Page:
I had just gotten The Comic Fan #1 signed by editor Buddy Saunders. After the Panel I had Bob Cosgrove sign Champion #1 and Doug Fratz sign my Comicology #1. The saddest item to lose is the Comic Comments #2, which was hand-typed by Wayne DeWald - there were only 4 or 5 copies ever published. I am happy I was able to show the issue to Gary Brown, who believes it the only copy in existence. The sad thing is, the thieves probably did not even know what they were stealing, probably threw all the fanzines away, and kept the 4 Comic Con t-shirts and 5 Little Lulu's in the other bag!
When I reported the loss to the San Diego Police, I tried to describe the entire list of items, and Officer Stewart crossed out my descriptions and wrote one word: "fanzines." So you know how hard the SDPD will work this case ... in the words of Dick & Pat Lupoff: XERO!
It's not the end of the world for me so I'll stop this sob story now ... but rest assured I will be scouring eBay for this list of zines for a long time.
Nov 2011 Addendum:
MY STOLEN FANZINES ARE FOUND AND RETURNED!!!
It is now three months after the theft of my treasured comic book fanzines, and because of an honest dealer, they have been recovered! I thought all was lost, asmost thieves would have no idea as to the value of these zines, as well as their historical significance - I thought for sure they would simply be trashed. But I was lucky. Thanks to an observant Jamie Newbold, owner of Southern California Comics (www.socalcomics.com) in San Diego, he knew something was suspicious about the young dude trying to sell these. Apparently, Jamie (see left) had previously seen a post on the Collector Society Message Board by Conan Saunders of mycomicshop.com and paid only $50 to recover the fanzines. He immediately contacted me to tell me the news. I was in shock! Only one zine was missing (The Buyer's Guide #1), and I already have several copies of that widely distributed adzine.
The stolen books in question were extremely high value comic book fanzines from the 60's. I never realized this until they were shipped back last week, but another zine, Mike Raub's Fandom Calling #3, was also in the batch.
Jamie Newbold (center with the moustache) saves my fanzines!! Jamie is an ex-San Diego police officer and knew better than to scare off the thief - he simply bought the fanzines for $50 and immediately contacted me!
Just to give you an idea of the actual value, I sold my duplicate copies of Alter Ego 1 and 3 in 2009 for $3000 and they were nice books, but not in what I would consider near mint condition - Yes Roy Thomas, that Alter Ego #1 you were presented at the SDCC Fandom Reunion party by Mike Tuohey (scroll wayyyy down the page to see what I'm talking about) is worth A LOT OF MONEY!!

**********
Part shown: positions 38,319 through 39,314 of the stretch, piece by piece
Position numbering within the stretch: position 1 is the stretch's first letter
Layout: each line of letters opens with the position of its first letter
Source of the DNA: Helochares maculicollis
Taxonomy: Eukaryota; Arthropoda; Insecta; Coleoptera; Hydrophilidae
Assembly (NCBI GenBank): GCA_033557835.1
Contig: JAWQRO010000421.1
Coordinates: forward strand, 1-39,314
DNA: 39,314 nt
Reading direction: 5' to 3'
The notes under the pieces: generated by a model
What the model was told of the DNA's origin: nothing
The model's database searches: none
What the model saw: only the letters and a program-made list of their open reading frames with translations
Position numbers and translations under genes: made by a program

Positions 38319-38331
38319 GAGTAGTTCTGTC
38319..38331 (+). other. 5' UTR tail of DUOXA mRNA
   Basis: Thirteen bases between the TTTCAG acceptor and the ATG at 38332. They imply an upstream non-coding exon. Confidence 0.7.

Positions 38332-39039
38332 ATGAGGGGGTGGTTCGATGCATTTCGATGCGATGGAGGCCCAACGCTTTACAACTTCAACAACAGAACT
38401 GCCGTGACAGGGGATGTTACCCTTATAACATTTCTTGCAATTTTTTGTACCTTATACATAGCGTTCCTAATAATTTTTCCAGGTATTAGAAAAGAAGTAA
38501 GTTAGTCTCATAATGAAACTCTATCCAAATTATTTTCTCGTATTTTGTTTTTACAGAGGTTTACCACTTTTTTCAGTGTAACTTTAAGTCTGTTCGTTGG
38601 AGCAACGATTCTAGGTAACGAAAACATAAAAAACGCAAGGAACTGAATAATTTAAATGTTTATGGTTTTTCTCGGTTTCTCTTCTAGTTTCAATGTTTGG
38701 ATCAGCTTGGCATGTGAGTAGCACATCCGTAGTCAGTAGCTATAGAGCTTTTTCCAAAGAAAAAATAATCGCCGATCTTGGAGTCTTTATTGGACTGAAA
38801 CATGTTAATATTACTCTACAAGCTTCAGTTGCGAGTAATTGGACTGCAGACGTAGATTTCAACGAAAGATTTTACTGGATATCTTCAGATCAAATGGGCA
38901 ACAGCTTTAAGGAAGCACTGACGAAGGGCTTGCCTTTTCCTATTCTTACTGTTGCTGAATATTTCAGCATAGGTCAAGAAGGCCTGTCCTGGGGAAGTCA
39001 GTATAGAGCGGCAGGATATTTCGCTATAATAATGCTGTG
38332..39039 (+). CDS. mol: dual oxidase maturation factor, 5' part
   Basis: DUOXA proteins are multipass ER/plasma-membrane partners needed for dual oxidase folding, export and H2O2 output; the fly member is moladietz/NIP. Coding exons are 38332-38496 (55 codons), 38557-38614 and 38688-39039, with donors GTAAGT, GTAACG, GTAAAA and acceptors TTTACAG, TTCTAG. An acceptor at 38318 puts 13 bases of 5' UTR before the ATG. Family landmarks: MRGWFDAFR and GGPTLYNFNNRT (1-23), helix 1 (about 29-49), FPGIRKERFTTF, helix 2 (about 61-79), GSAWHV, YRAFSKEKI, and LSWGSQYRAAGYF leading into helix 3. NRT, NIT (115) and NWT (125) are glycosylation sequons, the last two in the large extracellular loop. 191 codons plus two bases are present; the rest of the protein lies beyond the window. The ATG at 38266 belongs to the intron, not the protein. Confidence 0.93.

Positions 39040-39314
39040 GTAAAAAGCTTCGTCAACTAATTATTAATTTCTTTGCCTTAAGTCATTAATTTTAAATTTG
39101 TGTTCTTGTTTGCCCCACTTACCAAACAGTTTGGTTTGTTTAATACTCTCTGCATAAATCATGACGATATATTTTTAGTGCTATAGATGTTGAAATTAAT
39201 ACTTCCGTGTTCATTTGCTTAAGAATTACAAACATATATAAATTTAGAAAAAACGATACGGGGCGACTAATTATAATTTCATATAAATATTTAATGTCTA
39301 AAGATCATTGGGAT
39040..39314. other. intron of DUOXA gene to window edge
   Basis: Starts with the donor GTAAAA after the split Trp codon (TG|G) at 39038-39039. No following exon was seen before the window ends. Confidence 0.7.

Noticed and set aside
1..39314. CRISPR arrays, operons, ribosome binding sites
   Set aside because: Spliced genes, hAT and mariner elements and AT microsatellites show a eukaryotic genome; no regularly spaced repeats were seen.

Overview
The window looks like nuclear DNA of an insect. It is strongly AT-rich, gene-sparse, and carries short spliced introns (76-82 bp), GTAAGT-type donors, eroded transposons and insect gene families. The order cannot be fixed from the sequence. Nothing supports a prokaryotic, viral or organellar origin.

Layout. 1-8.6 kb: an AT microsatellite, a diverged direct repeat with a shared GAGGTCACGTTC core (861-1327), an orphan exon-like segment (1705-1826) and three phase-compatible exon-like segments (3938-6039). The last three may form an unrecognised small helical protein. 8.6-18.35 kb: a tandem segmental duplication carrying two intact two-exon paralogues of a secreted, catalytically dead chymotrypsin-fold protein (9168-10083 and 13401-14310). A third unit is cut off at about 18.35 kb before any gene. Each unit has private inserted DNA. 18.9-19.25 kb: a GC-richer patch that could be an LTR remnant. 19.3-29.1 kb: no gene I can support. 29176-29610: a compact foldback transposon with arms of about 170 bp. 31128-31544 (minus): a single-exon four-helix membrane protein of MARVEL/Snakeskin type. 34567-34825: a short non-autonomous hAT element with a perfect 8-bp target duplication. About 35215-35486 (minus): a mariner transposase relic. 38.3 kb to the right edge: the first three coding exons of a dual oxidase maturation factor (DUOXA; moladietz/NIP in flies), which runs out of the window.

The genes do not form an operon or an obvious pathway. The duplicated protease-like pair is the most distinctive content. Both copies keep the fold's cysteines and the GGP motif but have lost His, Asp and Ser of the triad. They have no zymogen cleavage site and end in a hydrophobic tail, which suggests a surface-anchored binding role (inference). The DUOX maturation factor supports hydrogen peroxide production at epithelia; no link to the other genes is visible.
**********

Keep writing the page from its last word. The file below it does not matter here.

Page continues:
MY HISTORIC STOLEN COMIC BOOK FANZINES RETURNED!
Top Row: Comic Reader 8, Champion 1, Xero 1, Comic Comments 2, The Collector 1 and Comicology 1. Bottom Row: Alter Ego 1, Alter Ego 2, Alter Ego 3, The Comic Fan 1 and Fantastic Fanzine 1! Not shown: Fandom Calling 3 and The Buyer's Guide for Comic Fandom 1 (TBG #1 was not recovered).
The Comic Comments #2 was irreplaceable and probably the last surviving copy, as it was hand typed by editor Wayne DeWald and only 4 or 5 copies ever produced!!! Gary Groth's Fantastic Fanzine 1 and Bill G. Wilson's The Collector 1 are impossible to find in any condition, so I would estimate the value of this collection at over $4000, and possibly closer to $5K.So again, I have to thank Jamie at Southern CA Comics for being an honest comics dealer with integrity. Thank you, Thank you, Thank you, JAMIE!! If you want to buy comics from a reputable guy, contact Jamie at firstname.lastname@example.org and tell him I sent you!
I would also like to thank Conan Saunders and his dad, Buddy Saunders (both of Lone Star Comics and mycomicshop.com) as well as Al Stoltz of Basement Comics, for publicizing the theft to many of the comic dealers around the country. I'm sure there are others who helped spread the word, so forgive me if I have not mentioned your name. Conan (see photo at right) was particularly instrumental to the recovery of my comic fanzines as a result of his Collector's Society Message Board post that alerted many to the fanzine theft - click HERE to see the crime-busting post! Conan, you and Jamie are true comic book super heroes!!
"50 Years of Comics Fandom - the Founders" Panel